The truth is: I do not recommend Linux anymore and I don't use it unless you PAY ME to do that (as I have to do at work). Big Linux distros are a mess without focus or quality just like Windows or any other crappy commercial OS. It sucks.

If I have to recommend an open source OS, It's very clear for me: FreeBSD all the way.

That being said, I don't think the problem is "Linux" (the kernel) per se, I think Linux kernel is great. The problem are the big distributions, their completly lack of focus and any design philosophy or "ideal" (aka good taste).

Reply Score: 3

bnolsen Member since:

Mostly agreed. Distros like void linux (runs runit, not systemd) and arch really aren't that great for running in a controlled environment. They're okay for dev though.

Interesting as mobile seems to be forcing everything smaller, linux seems to have gotten bigger. I don't really see how the freebsd's are going to steer clear of this since they still are "unix".

Maybe something new based on plan9? (yeah, right).

Reply Score: 1

by Bink on Tue 10th Feb 2015 21:31 UTC in reply to "based in my experience and use cases..."
Bink Member since:

The truth is: I do not recommend Linux anymore and I don't use it unless you PAY ME to do that (as I have to do at work). Big Linux distros are a mess without focus or quality just like Windows or any other crappy commercial OS. It sucks.

If I have to recommend an open source OS, It's very clear for me: FreeBSD all the way.

Well said. The BSDs have far less of a problem here and, like others here, I tend to prefer OpenBSD. It’s the most clean, logical, well put-together and organized OS I’ve used.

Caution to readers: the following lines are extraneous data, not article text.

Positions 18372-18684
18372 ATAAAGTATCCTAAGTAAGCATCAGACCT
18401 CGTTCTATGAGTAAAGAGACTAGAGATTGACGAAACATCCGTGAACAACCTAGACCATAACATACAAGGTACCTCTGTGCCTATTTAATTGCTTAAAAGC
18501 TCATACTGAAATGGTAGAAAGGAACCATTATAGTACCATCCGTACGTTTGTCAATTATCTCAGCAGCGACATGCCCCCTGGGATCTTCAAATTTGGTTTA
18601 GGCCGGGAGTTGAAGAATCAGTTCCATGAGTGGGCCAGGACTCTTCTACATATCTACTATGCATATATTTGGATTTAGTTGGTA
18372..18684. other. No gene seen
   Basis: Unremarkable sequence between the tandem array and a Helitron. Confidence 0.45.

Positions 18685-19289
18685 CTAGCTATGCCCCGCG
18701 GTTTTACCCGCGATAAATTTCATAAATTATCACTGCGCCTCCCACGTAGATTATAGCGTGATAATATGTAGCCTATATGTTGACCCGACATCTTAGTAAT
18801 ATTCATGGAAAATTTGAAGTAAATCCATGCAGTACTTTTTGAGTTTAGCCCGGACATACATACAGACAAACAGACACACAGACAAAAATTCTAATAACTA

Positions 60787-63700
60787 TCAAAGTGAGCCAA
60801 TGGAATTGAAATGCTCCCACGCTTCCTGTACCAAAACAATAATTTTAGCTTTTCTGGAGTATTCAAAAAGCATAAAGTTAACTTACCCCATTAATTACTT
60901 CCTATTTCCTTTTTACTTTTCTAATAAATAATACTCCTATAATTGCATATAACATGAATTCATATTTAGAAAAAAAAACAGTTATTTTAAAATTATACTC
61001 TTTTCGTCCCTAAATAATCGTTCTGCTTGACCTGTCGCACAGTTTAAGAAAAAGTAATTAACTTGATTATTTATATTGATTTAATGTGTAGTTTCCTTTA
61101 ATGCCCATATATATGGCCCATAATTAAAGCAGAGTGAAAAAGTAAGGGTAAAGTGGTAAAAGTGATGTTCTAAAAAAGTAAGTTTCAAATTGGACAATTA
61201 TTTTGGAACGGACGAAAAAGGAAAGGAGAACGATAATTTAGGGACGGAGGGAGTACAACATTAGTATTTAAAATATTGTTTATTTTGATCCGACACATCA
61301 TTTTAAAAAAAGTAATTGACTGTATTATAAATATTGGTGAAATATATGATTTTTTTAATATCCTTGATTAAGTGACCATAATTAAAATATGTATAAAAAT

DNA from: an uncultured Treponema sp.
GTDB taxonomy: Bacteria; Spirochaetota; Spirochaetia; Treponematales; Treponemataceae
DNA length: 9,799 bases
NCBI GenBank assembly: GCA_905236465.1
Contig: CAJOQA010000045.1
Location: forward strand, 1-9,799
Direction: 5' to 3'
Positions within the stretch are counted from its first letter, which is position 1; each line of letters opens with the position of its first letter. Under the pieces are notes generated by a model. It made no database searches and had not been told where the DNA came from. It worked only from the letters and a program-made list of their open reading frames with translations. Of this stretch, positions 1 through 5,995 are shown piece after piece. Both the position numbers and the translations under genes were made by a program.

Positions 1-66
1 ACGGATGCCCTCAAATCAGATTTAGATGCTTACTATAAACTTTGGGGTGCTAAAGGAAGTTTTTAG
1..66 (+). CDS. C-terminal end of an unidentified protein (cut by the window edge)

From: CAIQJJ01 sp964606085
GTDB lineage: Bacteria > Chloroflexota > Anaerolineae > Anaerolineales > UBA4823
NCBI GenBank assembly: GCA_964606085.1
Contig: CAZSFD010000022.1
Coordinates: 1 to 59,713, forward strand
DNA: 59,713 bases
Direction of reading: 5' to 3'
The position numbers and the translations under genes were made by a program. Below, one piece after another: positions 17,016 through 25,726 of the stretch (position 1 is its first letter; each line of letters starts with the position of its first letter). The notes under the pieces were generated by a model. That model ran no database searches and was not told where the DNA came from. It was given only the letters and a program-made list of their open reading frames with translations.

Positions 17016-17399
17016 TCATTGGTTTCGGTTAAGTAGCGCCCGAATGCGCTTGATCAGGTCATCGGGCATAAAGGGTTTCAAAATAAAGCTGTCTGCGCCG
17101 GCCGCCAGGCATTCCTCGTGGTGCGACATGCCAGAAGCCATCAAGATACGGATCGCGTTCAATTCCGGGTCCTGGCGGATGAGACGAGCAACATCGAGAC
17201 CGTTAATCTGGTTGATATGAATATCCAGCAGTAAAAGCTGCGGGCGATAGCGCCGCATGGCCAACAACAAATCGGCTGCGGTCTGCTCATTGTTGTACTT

Reply Score: 2

No it isnt Member since:

FreeBSD is several years behind Linux as a desktop OS, though.

Reply Score: 5

WorknMan Member since:

That being said, I don't think the problem is "Linux" (the kernel) per se, I think Linux kernel is great. The problem are the big distributions, their completly lack of focus and any design philosophy or "ideal" (aka good taste).

Yeah, pretty much. The problem is that outside of the kernel, there's really nobody steering the ship in a cohesive direction, so it's kind of all over the place. This is why desktop Linux has floundered, and will continue to do so. On the server side, there's at least people competent enough to deal with all the bullshit.

Of course, even if somebody IS steering the ship, it's still possible to end up a disorganized mess. Think Microsoft for instance; they seem to 'bet the company' on some new thing every 5 years or so, and developers and users alike are left scratching their heads. Google is the same way, albeit to a lesser degree. That's why they had 4-5 chat/sms apps at one time, and when they finally standardized on one (Hangouts), they introduced yet another one in Lollipop.